Motorists traveling between Castro Valley and the Tri-Valley on I-580 can’t help but notice three large billboards that have been put up on Eden Canyon  Road near the Lockaway Storage facility.

The county says the billboards are illegal, but the owners of the storage facility who installed them say that it is unconstitutional for the county to block their signs.

An employee who answered the phone at Lockaway said she knew nothing of the background of the billboards except that they were put up by the business owners. She declined to pass along a request to the owners for information.

The billboards are credited to “Citizens for Free Speech” and urge passersby to visit a website ( that rails against regional government for “usurping sovereignty and control from locally elected city, town, and county officials.”

In particular, the site criticizes the Association of Bay Area Government (ABAG) and the “One Bay Area” plan which the site says are implementing policies that hurt individual cities.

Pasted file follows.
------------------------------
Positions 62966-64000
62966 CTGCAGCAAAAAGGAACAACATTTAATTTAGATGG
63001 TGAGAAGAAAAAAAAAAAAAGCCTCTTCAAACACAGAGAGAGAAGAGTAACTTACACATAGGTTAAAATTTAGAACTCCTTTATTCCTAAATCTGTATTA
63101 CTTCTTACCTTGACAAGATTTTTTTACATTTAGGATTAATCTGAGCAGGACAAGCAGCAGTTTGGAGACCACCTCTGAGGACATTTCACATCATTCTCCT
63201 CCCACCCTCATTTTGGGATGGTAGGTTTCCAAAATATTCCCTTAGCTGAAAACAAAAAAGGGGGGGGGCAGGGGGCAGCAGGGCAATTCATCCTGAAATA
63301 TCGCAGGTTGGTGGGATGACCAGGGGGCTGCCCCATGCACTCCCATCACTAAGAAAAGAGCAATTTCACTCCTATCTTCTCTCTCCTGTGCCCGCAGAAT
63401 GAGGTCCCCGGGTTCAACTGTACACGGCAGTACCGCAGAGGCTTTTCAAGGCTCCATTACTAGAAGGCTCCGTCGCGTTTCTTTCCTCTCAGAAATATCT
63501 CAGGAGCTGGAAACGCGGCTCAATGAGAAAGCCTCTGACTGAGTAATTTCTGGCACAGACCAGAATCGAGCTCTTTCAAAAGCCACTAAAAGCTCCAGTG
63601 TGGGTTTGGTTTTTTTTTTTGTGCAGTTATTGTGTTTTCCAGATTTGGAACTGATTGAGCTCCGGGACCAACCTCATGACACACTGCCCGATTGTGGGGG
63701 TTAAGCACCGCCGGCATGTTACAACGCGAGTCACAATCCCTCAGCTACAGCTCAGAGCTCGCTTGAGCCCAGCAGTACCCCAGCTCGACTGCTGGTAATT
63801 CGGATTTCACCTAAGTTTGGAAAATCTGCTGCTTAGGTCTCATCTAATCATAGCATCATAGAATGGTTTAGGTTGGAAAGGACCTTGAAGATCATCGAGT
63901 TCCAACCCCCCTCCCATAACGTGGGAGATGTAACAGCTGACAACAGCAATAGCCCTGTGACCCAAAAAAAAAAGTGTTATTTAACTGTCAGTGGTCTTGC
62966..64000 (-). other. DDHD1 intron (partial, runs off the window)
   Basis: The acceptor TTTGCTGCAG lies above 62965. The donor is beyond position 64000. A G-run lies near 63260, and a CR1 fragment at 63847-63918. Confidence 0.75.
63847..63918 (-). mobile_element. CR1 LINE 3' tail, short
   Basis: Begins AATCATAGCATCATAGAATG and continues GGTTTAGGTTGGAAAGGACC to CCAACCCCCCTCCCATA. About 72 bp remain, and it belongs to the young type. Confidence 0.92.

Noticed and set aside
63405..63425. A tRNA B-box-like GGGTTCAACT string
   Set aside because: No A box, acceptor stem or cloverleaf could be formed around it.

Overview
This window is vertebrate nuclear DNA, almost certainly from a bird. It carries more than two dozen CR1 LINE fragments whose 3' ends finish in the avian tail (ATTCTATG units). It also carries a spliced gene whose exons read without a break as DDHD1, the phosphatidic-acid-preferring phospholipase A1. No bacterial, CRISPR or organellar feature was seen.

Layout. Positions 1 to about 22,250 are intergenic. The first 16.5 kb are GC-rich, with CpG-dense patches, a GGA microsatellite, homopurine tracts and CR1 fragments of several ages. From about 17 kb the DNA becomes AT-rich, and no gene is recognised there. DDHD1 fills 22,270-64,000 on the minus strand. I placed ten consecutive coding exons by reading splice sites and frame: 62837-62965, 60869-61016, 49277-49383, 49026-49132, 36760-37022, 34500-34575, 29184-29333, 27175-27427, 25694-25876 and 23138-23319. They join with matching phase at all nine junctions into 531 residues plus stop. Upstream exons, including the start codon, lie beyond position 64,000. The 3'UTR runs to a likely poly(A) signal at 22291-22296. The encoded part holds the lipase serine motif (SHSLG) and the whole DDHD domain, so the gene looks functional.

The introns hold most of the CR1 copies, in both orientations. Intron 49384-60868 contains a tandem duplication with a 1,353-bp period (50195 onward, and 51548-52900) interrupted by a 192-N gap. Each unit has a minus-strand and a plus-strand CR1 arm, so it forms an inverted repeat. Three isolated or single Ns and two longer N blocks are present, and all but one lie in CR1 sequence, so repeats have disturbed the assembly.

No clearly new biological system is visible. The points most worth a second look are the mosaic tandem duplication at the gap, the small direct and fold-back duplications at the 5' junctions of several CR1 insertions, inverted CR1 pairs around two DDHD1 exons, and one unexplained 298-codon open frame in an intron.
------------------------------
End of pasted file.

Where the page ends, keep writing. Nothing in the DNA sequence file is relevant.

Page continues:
Though they are on the owners’ private property, the signs violate the county sign ordinance, according to Tona Henninger of the Alameda County Planning department. She said such billboards would require vetting by the County Board of Zoning Adjustments before being installed.

After county officials wrote two letters to the owners about removing the signs, the owners responded that they would take the case to court, Henninger said.

Earlier this summer, the owners filed an injunction against Alameda County arguing that the county has too much control over signs and called the county’s action “unconstitutional,” said Henninger.






Thousands Expected in Town For This Weekend’s Festival
Wednesday, 10 September 2014 08:51
Chamber Executive Director Bill Mulgrew with staff members Ashley Strasburg, at left, and Allie Field, go over the one hundred and one last-minute details for this weekend’s 42nd Annual Fall Festival. They could still use about two dozen additional volunteers. If you can help out, call the Chamber at 510-537-5300.